Yeah, so the the main thing with the whole banned substances thing is that you know, where something is made, particularly for using facilities that have all sorts of other people’s products in them to you know, set some ingredients can cross pollinate if you like, or somehow infiltrate and, and also some people will want to add these products in or these ingredients to their products. So, Informed Sport came about some number of years ago now to try to give athletes that confidence that the foods that this particular product or brand or this particular product, have got us a rubber stamp accredited, you know, it’s safe to eat this banned substance assured also no banned substance or short

Marc Giusti 16:33
label and also we have, whether it be celiac or whether it be vegan, whether it be brcc throw BRC a ratings and that’s about so quality and cleanliness and

Marc Giusti 16:47
a whole load of traceability, traceability of food markers that the food industry have put in place for self regulation as well as for for more legislative record regulation.

Carlton Reid 17:00
And so cos you’re producing with for want of a better expression, real food, that’s what attracted people like Ashley Palmer-watts and Justin Clarke of LeBlanq to your brand, how did you meet them?

Marc Giusti 17:14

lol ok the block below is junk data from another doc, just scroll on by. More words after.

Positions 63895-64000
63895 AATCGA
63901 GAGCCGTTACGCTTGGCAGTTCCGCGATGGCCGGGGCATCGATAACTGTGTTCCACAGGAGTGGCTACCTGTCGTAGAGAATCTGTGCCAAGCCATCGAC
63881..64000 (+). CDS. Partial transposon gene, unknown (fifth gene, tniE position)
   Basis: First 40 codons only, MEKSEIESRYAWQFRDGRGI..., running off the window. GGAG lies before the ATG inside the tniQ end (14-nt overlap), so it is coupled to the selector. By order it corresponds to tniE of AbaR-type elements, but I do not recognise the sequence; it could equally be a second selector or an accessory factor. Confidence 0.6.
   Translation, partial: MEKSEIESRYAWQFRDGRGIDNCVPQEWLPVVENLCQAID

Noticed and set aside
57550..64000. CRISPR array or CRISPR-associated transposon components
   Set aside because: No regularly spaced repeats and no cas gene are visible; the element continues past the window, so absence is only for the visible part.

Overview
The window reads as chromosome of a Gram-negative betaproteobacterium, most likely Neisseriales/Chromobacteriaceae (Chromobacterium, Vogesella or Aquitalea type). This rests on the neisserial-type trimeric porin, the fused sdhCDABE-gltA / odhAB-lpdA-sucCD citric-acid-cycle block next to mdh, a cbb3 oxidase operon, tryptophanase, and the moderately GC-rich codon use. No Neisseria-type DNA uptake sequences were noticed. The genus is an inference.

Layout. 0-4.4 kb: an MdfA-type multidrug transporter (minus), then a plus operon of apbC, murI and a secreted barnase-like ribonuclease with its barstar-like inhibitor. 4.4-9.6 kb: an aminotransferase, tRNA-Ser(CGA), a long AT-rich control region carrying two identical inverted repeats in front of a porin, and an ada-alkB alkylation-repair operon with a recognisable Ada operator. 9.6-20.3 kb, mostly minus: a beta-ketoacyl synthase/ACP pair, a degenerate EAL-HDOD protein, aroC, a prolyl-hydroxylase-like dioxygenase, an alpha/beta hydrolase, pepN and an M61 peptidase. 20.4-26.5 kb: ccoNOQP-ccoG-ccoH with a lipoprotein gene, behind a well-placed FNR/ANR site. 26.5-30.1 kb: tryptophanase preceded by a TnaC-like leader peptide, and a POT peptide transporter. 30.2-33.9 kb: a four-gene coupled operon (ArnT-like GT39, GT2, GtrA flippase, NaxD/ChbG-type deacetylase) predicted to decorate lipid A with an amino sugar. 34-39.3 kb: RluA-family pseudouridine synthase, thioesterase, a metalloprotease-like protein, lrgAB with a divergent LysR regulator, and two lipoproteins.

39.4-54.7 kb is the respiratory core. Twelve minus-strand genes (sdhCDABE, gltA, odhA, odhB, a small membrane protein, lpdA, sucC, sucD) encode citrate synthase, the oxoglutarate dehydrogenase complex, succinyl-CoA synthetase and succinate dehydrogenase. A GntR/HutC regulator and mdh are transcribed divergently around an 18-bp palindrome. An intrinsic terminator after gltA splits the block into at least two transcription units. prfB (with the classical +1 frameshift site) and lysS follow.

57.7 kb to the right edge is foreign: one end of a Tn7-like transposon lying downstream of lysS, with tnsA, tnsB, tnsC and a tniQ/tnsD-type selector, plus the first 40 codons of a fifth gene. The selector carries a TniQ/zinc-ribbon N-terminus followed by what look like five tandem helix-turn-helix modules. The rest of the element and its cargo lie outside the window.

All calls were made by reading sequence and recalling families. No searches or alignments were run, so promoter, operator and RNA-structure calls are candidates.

So that came about because of, and we’re very fortunate in that, because our food is very high quality. And we I’d argue we’re really the only all natural brand you can buy from in terms of the range of, you know, before, during, and after your exercise your sport, be elite or pro. Because we have such a high, highly regarded quality products, we get to meet and get introduced to quite a lot of very

Marc Giusti 17:45
serious sports people, everyone from Formula One racing drivers to tennis players to, you know, cyclists, runners and all sorts of people. And part of the,

Marc Giusti 17:55
I guess, introductions we get are people who are doing interesting things, you know, creates introductions with interesting people. And

Marc Giusti 18:02
I think when you’re probably somebody like Ashley, and when you’re at the highest end of your, I guess the food industry and you see a brand, changing the way that that the bits industry, in our case, sports nutrition, operates and starts to provide products to a quality level that you would normally expect from in a professional kitchen or in the restaurant quality foods, you know, with the only nutrition brands with one, I think more than 10 or 12 goal, Great Taste awards now.

Marc Giusti 18:31
And so we managed to, I guess reach a level of

Marc Giusti 18:35
recognition in that space that that piece, some of those chefs interests and we’re getting those introductions all the time.

Marc Giusti 18:42
And through our retailer and our eventing over networks, you know that these,

Marc Giusti 18:49
in this case, LeBlanq cycling events, they came to know this they saw our story they recognise it was very much in tune with what they were trying to do and and Lara is I guess you like the solution to the on bike part of the LeBlanq story. And if the if Ashley is looking after the off bike piece, how do they assure the same gastronomic qualities on the bike and that’s where Lara and her food comes in.

Carlton Reid 19:13